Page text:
If I gave her simple numerical information — like goal attainment — she would only have a small portion of the story. Instead, I painted a picture for her that helped her understand what the “right things” meant and how that translated into meaningful numbers.
Be Authentic — ‘Nuff Said
We’re all familiar with the stereotype of a used car salesperson — someone that’s somehow dishonest or deceitful. It pains me to say that this is a large misconception that many people attribute to all types of sales — regardless of the industry.
In order to overcome this stigma to create significant, lasting relationships, it’s important for anyone in sales to be genuine, honest and transparent — now more than ever before. Especially when we live in a world where information about your company/products/services is readily available online. Remember, without trust, a customer has no reason to believe in the product or service you’re selling. How do you recover from that?
When I talked to Dani about my career, I was honest and upfront. It’s hard to love anything — especially a job — all of the time, so I told her about the shortcomings of a life in sales. I was able to discuss what it’s like to be a woman in sales. Although it can seem like a “boy’s club,” I told her about how women can succeed and become industry leaders. I told her about where I’ve struggled, why, the hard lessons learned, and the pieces to my sales puzzle that have kept me in the space regardless of the “bumps in the road” along the way. It’s not just the proud moments to pay attention to, it’s the “underbelly” of sales life where I’ve learned the most to make the journey worthwhile.
You’re probably wondering how this translates back to sales aren’t you? Bottom line, it’s imperative to be authentic. The best salespeople have the ability to pinpoint what their product or service can truly do for their buyers while shooting them straight on what doesn’t make the most sense. While it seems counterproductive to closing the deal, I’ve seen more money come down the pike as a result.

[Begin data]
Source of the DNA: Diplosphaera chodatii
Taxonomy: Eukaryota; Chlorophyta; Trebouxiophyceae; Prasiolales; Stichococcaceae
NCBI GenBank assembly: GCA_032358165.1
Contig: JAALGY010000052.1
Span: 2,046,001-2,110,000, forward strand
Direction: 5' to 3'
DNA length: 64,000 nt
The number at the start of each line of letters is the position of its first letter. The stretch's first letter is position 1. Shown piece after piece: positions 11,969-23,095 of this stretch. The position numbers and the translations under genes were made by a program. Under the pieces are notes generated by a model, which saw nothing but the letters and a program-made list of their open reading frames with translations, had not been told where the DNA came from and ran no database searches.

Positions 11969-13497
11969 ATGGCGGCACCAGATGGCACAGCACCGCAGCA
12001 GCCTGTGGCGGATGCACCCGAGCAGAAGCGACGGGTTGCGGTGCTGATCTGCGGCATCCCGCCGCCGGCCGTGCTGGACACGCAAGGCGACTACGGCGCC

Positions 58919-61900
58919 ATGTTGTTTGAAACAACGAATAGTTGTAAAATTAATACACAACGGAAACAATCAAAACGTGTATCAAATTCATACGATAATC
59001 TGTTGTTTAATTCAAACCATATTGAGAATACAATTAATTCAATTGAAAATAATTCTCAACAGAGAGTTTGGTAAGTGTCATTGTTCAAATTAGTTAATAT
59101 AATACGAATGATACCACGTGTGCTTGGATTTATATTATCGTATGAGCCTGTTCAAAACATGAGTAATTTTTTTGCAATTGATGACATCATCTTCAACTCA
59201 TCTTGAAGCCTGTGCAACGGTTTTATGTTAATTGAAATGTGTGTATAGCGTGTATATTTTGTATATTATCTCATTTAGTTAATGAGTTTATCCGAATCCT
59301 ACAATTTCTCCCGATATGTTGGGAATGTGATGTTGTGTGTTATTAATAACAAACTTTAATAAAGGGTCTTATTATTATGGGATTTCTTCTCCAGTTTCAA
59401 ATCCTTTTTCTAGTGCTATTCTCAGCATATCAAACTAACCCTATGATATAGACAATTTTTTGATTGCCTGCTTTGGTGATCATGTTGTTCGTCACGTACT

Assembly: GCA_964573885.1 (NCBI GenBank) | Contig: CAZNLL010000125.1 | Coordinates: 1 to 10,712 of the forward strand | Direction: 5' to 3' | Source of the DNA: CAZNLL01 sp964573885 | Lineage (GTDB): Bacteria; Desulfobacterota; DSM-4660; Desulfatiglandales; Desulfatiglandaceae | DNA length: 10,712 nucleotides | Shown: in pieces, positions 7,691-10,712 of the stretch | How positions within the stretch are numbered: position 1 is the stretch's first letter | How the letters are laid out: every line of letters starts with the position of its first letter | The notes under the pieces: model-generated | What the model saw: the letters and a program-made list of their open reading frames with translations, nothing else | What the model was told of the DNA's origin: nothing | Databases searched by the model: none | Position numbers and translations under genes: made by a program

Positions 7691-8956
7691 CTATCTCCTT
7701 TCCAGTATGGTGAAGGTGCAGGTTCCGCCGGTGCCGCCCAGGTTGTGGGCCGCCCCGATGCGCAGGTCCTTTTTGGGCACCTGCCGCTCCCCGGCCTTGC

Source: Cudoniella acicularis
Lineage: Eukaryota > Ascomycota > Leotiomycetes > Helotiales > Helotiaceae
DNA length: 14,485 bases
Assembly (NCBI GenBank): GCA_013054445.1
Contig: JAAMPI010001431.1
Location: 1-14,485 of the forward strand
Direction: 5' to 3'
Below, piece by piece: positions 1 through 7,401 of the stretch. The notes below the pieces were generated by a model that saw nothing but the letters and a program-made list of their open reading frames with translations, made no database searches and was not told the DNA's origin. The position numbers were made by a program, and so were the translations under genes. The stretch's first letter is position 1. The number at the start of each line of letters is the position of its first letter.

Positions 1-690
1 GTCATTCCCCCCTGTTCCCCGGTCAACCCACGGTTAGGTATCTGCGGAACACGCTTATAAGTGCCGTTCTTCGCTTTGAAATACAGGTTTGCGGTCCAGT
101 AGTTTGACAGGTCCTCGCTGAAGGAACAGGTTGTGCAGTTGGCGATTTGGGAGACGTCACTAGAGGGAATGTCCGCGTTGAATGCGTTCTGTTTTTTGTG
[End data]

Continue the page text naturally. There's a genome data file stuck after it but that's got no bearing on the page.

Never. Stop. Refining.
In sales, the goal is to sell your product or service. This singular pursuit might seem to be constrictive, but this couldn’t be further from the case; there are many ways to sell a product or service.
From my experience, I know that the best way to seal the deal is to connect with a customer on a deeper level. You need to understand what makes them tick, their goals, likes, dislikes, and dreams before you can effectively sell anything to them. Once you understand who they are, their goals, potential roadblocks and what they truly need, you can deliver catered information that will help them understand how your product or service will make their business better.
When Dani was questioning me about everything I was sharing to understand the why’s and how’s, I was impressed with her natural ability to make the connection with me. I wanted to really help her versus have a soulless recruiting conversation that sadly I find to be the norm in my industry. In turn, I took the time to flip the script and ask her questions that helped me uncover what made her “tick.”
Although “peeling back the layers” takes more time and tactful questioning, it ultimately provides critical information that leads to closing a sale and creating a strong foundation for lasting success. After I learned more about Dani’s perspective of what she wanted out of her next role and her personal goals, we were able to have an honest conversation about what made sense and more importantly what didn’t.
Proud Amy moment, to this day, we still talk about the crazy world of enterprise sales as she found the right spot in enterprise sales to support her goals and grow the mess out of her business.
What’s Worked for You?
Now that you’ve heard about my experience and thoughts on the topic, I want to hear yours. How do you set customers up for success? Where have you had challenges to create meaningful connections and how did you overcome them? What do you do to ensure you realize success in sales?
As always, thanks for reading!
Note, this was originally featured on the Avenue Talent Partners blog.